September 5, 2017 at 3:32 p.m.
"I really saw the disconnect between farmers and consumers as a student," Brooks said. "Promoting agriculture became my passion during my collegiate career. I wanted to share my story and take it to the next level."
Brooks will now be able to take her passion to the next level as the 67th Alice in Dairyland. Brooks was named Wisconsin's official agricultural ambassador out of six finalists during the finale banquet on May 17 in Curtiss, Wis.
"It was such a surreal moment. I was taken back and still don't remember exactly what happened that day," Brooks said. "I am excited to step into this role."
Brooks' desire to become Alice in Dairyland was driven from her experience at UW-Madison.
"I wanted to run for this right out of college," Brooks said.
Bill Berry, a field representative with American Farmland Trust, encouraged Brooks to run for the role of Alice.
"He was the one that told me to go for it," Brooks said. "He and my family have been a constant support for me."
Being able to serve as Alice in Dairyland is something Brooks credits to her background and involvement in agriculture.
Brooks grew up on her family's dairy farm where they milk 250 cows in a double-six herringbone parlor twice a day and run 1700 acres of alfalfa, corn, soybeans and wheat in Waupaca County near Waupaca, Wis.
Brooks plans to come back to the farm in the future.
"I look forward to one day returning to my family's farm," Brooks said. "I want to be able to partner with my dad and grow the operation. It's been in my family for 159 years. I want to continue the legacy."
Since her passion for promoting agriculture sparked during her four years at UW-Madison, Brooks took several opportunities to share her agricultural story with consumers.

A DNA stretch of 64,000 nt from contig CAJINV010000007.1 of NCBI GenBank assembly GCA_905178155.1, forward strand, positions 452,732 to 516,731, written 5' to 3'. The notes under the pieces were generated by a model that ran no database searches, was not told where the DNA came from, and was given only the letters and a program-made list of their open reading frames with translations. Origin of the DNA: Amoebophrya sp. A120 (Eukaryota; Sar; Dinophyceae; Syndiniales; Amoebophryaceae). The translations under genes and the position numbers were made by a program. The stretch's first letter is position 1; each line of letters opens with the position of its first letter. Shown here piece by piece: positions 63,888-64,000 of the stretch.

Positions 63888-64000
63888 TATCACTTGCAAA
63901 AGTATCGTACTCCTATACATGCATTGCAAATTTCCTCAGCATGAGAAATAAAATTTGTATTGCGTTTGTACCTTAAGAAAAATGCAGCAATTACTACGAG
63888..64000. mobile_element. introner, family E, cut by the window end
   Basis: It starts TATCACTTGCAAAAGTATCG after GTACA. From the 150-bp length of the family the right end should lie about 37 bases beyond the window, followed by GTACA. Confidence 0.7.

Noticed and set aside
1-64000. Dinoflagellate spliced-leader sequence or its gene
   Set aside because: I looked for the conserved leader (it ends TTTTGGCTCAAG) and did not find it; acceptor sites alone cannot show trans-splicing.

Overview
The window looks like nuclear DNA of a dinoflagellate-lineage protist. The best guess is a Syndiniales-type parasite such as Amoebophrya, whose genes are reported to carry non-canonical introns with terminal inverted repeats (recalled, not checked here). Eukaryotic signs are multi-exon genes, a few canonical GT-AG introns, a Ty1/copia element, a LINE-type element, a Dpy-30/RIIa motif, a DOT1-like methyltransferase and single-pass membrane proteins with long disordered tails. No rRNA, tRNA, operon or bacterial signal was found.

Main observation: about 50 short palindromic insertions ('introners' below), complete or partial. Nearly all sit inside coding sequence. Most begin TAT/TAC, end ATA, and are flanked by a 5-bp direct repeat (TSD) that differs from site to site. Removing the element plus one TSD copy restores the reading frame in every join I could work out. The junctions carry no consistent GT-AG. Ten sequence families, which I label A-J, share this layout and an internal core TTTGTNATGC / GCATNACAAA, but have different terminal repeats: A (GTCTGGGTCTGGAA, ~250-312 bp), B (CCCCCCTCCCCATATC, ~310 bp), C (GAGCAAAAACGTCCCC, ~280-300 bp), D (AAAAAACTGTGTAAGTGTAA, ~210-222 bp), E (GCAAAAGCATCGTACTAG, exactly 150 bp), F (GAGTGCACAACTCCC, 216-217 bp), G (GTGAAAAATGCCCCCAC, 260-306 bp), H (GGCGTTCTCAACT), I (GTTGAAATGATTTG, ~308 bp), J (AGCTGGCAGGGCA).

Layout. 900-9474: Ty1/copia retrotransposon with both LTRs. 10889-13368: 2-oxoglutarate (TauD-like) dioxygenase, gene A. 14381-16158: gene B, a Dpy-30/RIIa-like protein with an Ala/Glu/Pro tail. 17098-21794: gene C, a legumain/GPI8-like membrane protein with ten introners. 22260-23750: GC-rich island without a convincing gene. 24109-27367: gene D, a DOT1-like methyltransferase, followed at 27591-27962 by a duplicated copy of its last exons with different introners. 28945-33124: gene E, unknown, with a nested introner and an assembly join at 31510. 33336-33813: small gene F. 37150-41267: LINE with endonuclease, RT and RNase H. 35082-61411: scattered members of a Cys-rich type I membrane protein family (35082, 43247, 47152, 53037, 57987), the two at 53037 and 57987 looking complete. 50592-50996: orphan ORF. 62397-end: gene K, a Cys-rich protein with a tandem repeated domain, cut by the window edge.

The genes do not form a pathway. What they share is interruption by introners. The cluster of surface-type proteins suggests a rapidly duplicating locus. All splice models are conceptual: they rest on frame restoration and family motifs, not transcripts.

Brooks became involved in promoting agriculture by serving as the director of the campus' collegiate Farm Bureau group. During that time, she taught fourth-graders about agriculture. Brooks also served as the Dane County's Ag in the Classroom coordinator through the Wisconsin Farm Bureau.
"Teaching agriculture is an important part of the role as Alice in Dairyland," Brooks said. "I am looking forward to getting back in the classrooms again. I really enjoy being there and making a connection with the kids."
Although Wisconsin is well known for its strong dairy industry, Brooks will be busy promoting Wisconsin's $59 billion agricultural industry as a whole.
"I have a lot of dairy background and Wisconsin is a dairy state, but there is so much more to Wisconsin's ag industry," Brooks said. "I get to be the teacher and the student this year. I am excited to learn about all the other industries Wisconsin has to offer."
Brooks will be putting on close to 40,000 miles this coming year traveling to all of her events in a Chevy Tahoe fueled by ethanol produced in Wisconsin.
"It is going to be a whirlwind year," Brooks said. "It's also going to be an amazing one."
Her journey to Alice in Dairyland was a rigorous five-month procedure beginning with filling out an application in January.
From there, applicants were selected for interviews and in March, six finalists were named. On May 15 through May 17, the contestants participated in a three-day selection process including personal, radio and TV interviews; tours and interaction with a selection panel.
Brooks competed for the 67th Alice in Dairyland with Allyson Binversie of Manitowoc, Wis.; Katie Dogs of Watertown, Wis.; Kristin Klossner of New Glarus, Wis.; Melissa Ploeckelman of Stetsonville, Wis.; and Whitney Rathke of Fredonia, Wis.
"Going into this, I was excited, nervous and anxious," Brooks said. "But I was proud to put it all out there and give it my all."
With her year as Alice just beginning, Brooks has numerous aspirations.
"I want to shed a positive light on agriculture and be proactive in getting positive messages about the industry to our consumers," Brooks said. "I also want to promote women's role in production agriculture."
The opportunity to serve as Alice in Dairyland is something Brooks will treasure in years to come.
"It is an honor and privilege to serve as Alice in Dairyland and share Wisconsin's agriculture story," Brooks said. "It is so gratifying to be able to live out my passion of promoting agriculture."[[In-content Ad]]
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